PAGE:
The big selling point for the Heathrow Express is that it is fast. A journey on the Heathrow Express takes about 15 minutes from Paddington Station to the airport. However, the Heathrow Express platform is very inconveniently located. If you are taking the Tube to Paddington, you need to leave at least twenty minutes for getting between the Heathrow Express platform and the Picadilly line platform. Trains leave every 15 minutes for most of the schedule, but as long as every 30 minutes late some evenings and early on Sundays, which can also add to your journey time.
By comparison, the Tube voyage from Paddington Station to Heathrow airport takes approximately one hour as scheduled. Keep in mind that rail works can add to the scheduled time. Trains run at least every 10 minutes, and often more frequently.
While the Heathrow Express is certainly faster when considering the time spent actually travelling on the train, the time savings is much smaller when you consider the transit time at Paddington Station and the less frequent trains. If you are really crunched for every last minute, and you think you can get across Paddington Station quickly even with your luggage, you might choose the Heathrow Express. Otherwise, you’re not gaining much time for the aggrevation we’ll discuss later.
Another time consideration is the hours that the trains run. Neither the Tube or the Heathrow Express run 24 hours per day, so they will not work for very early or very late flights.
The first Underground train from Heathrow to London does not leave the airport until shortly after 5 am, with the exact time depending on your terminal. The last Underground train from Heathrow to London leaves just after midnight, except for Terminal 4 from which the last Tube just after 11 pm. All these times are different on Sunday, too. Be sure to check out the Transport for London website to verify the times for your travel day, and to check for any disruptions to service.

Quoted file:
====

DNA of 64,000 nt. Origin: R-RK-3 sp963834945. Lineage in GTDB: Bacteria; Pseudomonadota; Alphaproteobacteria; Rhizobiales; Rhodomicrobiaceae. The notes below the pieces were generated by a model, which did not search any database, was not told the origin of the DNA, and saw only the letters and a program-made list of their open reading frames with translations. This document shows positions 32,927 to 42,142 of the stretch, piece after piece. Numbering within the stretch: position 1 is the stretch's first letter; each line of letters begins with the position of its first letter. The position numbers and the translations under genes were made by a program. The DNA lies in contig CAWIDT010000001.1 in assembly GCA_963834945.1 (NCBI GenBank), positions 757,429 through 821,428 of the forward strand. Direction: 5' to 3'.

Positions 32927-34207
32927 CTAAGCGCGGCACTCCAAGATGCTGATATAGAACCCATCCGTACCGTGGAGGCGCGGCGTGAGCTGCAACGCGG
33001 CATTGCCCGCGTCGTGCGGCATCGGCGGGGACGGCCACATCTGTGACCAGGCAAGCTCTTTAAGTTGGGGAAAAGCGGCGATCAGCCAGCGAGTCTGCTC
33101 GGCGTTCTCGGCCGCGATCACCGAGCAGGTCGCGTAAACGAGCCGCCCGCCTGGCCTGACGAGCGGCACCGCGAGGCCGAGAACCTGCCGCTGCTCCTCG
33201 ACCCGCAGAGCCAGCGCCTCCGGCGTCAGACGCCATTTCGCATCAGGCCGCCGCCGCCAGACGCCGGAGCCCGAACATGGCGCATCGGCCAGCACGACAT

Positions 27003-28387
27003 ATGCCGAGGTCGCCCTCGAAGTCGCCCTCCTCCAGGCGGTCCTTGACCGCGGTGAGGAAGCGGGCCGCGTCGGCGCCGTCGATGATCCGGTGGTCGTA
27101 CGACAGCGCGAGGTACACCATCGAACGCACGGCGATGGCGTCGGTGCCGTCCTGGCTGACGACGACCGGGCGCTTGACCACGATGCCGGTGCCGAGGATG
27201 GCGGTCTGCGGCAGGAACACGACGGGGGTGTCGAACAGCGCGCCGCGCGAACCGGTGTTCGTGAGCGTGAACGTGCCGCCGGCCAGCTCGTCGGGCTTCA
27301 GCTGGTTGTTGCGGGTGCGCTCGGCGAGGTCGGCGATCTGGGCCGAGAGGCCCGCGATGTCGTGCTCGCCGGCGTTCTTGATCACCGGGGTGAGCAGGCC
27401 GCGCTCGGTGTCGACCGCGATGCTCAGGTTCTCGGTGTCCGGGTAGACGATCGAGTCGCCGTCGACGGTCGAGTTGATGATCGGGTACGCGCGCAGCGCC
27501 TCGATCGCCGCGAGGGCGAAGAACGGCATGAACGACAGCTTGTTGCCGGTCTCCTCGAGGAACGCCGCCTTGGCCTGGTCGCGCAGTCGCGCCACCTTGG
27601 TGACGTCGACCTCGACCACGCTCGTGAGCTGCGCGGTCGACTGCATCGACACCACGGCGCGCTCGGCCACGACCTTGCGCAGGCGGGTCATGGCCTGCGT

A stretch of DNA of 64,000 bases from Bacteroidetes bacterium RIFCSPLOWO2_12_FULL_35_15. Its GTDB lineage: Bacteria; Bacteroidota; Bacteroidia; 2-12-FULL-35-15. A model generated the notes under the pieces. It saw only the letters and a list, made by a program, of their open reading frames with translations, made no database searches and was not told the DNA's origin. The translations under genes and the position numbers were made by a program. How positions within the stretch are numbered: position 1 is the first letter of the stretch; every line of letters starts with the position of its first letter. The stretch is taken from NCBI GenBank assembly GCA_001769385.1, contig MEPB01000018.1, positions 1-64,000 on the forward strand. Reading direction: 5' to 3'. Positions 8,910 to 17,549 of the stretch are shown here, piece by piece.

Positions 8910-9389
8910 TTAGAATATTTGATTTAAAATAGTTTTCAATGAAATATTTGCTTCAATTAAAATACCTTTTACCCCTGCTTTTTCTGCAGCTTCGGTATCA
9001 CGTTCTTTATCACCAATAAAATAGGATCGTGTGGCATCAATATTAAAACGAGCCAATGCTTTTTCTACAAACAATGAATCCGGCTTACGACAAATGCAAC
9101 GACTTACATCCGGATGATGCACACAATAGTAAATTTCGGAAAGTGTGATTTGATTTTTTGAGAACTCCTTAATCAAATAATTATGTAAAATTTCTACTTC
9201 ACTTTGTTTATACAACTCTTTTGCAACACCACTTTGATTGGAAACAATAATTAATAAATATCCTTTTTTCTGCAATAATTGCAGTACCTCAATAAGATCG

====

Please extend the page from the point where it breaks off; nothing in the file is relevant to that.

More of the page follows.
The Heathrow Express service runs (roughly) from 5 am to midnight, depending on your terminal. Check the Heathrow Express website to verify the times for your travel day.
As I’ve said, moving across Paddington Station isn’t easy or fast. This is especially true as they continue to do work on the station. Transferring between the Heathrow Express and the Tube requires either several sets of steep stairs or a long walk and the use of escalators or the lift. I’ve done both, and I’ve enjoyed neither. I’m sure it is fine for those who don’t have luggage, children, or anyone less-abled travelling. But honestly, how many people are going to the airport without any luggage, kids or other encumbrances?
If you are continuing on to other trains, using the Tube can often eliminate a train change because the Picadilly line runs directly to Kings Cross and St. Pancras International train stations. These two stations service many of the major train routes throughout the UK and also across the Chunnel into Europe.
If neither the Tube or the Heathrow Express are working for you, you may want to consider taking a taxi, pre-booking a private car or taking the T9 bus. Both a taxi and a private hire car have the added benefit of picking you up and delivering you to exactly the places you need. Travel times will depend on your destination but will be comparable to the Tube. A taxi to central London will cost between £45 and £70, and a private hire car will cost somewhat less with the bonus of having a fixed price versus the taxi meter.
The bus is cheap, but I can’t recommend it as a good way to start or end a voyage.
Not everyone will agree, and your exact choice will depend on the time of your flights, the members of your party, the amount of your luggage, and your ultimate destation or voyage starting point. There are many options, and one is right for your group. Be sure to consider the Tube if you hear recommendations for the Heathrow Express. And happy travelling!
Most of us have probably had the thought: “I don’t care where we go, I’ll just see where I can get great prices.” That sounds great, until you’ve spent six hours on the Ryan Air website and you still don’t have a plan.